Kant and German Idealism

The American College of Greece

Course Description

  • Course Name

    Kant and German Idealism

  • Host University

    The American College of Greece

  • Location

    Athens, Greece

  • Area of Study

    European Studies, Philosophy

  • Language Level

    Taught In English

  • Course Level Recommendations


    ISA offers course level recommendations in an effort to facilitate the determination of course levels by credential evaluators.We advice each institution to have their own credentials evaluator make the final decision regrading course levels.

    Hours & Credits

  • US Credits

  • Recommended U.S. Semester Credits
  • Recommended U.S. Quarter Units
  • Overview

    The later part of modern Western philosophy (eighteenth and nineteenth centuries) studied through the works of Rousseau, Kant, Fichte, Schelling, Hegel, and others. Their work extends between Enlightenment and Romanticism and its study is indispensable for understanding the ideas behind the emergence of contemporary science, culture, and society.

    This course is one of historical sequence, following the rise of German philosophical Idealism. It starts with the Enlightenment tradition and Kant's three major Critiques and finishes with the culmination of German Idealism in the writings of Hegel on World Spirit. It provides essential background for other courses in philosophy and related disciplines. It is of special interest for students concentrating in nineteenth-century literature and in the history of ideas.

    As a result of taking the course, the student should be able to:
    1. Demonstrate comprehensive knowledge of Kant's critical reading of the preceding rationalist-empiricist debate, his involvement with the project of the Enlightenment, and his significance for the consequent German idealist tradition.
    2. Assess in detail and critically evaluate Kant's contributions to epistemology, metaphysics, moral theory and aesthetic theory.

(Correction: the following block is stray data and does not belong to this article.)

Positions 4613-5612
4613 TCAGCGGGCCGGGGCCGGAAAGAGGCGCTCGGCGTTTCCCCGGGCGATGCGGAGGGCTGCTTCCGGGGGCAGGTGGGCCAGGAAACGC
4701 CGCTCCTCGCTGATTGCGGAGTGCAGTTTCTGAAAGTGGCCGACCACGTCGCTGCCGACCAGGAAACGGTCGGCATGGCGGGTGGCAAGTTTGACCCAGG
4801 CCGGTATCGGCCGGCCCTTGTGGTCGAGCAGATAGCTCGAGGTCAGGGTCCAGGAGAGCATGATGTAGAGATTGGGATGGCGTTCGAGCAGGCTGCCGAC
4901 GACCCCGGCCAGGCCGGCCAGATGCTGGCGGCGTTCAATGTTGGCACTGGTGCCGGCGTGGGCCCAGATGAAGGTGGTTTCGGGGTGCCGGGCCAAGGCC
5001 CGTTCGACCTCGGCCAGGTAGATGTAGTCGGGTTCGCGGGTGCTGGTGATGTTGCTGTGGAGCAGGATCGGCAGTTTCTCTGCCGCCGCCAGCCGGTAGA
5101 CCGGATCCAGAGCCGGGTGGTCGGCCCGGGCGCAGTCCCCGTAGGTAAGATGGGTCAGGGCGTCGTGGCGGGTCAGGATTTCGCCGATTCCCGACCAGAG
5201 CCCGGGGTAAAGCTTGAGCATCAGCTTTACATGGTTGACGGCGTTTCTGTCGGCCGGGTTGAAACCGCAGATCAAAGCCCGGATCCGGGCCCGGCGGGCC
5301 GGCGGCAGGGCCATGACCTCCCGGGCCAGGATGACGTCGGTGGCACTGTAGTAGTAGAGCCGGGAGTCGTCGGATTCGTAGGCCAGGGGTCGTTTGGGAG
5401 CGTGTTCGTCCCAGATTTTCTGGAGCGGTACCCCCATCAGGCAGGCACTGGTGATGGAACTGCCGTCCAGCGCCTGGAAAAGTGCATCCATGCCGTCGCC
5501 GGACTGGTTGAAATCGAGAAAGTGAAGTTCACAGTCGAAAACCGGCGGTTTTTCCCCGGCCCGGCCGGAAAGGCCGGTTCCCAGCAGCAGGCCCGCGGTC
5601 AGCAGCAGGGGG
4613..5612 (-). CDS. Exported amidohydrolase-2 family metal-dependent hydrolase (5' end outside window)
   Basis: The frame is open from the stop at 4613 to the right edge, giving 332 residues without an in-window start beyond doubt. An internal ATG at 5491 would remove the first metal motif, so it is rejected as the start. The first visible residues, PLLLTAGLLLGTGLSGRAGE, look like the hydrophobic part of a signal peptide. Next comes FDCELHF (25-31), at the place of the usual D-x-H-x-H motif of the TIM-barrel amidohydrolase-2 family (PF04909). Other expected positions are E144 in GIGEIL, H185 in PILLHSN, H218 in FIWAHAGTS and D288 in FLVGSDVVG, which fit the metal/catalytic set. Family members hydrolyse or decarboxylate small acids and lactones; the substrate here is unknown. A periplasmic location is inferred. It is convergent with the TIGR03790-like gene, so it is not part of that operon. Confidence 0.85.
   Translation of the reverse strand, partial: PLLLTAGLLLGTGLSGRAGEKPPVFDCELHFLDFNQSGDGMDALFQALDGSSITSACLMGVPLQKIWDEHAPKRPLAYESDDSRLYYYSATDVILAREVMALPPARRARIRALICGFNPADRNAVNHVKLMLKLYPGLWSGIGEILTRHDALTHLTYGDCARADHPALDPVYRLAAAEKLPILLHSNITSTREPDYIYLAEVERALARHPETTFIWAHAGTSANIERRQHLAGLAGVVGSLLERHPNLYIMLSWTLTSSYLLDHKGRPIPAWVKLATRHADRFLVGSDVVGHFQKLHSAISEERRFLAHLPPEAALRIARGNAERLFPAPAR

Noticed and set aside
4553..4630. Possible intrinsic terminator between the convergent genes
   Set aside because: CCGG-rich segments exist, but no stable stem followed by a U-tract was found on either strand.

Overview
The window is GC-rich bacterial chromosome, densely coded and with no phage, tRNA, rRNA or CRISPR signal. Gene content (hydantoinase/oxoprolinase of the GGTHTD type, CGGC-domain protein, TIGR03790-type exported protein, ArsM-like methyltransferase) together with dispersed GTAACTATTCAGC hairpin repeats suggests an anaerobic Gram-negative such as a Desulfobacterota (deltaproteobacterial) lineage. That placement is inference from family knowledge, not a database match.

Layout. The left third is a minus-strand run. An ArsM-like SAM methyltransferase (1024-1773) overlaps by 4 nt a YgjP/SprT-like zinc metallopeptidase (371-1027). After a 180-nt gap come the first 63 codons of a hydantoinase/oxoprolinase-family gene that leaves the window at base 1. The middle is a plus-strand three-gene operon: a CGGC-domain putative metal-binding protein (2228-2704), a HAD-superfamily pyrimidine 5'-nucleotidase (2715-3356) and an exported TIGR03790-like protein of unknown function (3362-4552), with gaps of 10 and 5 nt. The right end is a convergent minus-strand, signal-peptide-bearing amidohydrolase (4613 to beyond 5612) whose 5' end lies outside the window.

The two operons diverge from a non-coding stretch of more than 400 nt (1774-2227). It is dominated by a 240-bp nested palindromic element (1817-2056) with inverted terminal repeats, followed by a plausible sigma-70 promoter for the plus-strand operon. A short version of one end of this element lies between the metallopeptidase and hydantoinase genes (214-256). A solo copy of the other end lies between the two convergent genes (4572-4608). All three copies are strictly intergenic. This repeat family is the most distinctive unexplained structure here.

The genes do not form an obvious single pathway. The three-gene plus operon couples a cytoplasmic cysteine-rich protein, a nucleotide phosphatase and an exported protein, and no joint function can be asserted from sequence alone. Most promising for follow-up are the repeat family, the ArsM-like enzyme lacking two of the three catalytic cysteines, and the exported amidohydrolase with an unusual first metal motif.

3. Determine Fichte's and Schelling's position within German Idealism and summarize their principal contributions to and influences on Hegel and nineteenth century philosophy.
    4. Critically assess Hegel's overall philosophical project, concentrating on his critique of Kant, but also on his views on self, history and the idea of World Spirit.
    5. Identify and formulate with minimum guidance ppropriate research topics and produce a research paper combining discussion and critical appreciation of sources.
    6. Discuss and critically evaluate the significance of the whole tradition of German Idealism for philosophy and culture; use the insights of this tradition in her research paper. 

    In congruence with the learning and teaching strategy of the college, the following tools are used:
    - Class lectures, interactive learning (class discussions of philosophical texts, contemporary philosophical positions and interpretations).
    - Research paper requiring selection of topic and critical examination of arguments.
    - Office hours: students are encouraged to make full use of the office hours of their instructor, where they can ask questions, discuss their research paper, and/or go over lecture material.
    - Use of a blackboard site, where instructors post lecture notes, assignment instructions, timely announcements, as well as additional resources.
    - Use of library facilities: Students are encouraged to make use of library facilities for assignments, their research paper, further reading of recommended texts and preparation for the final exam.


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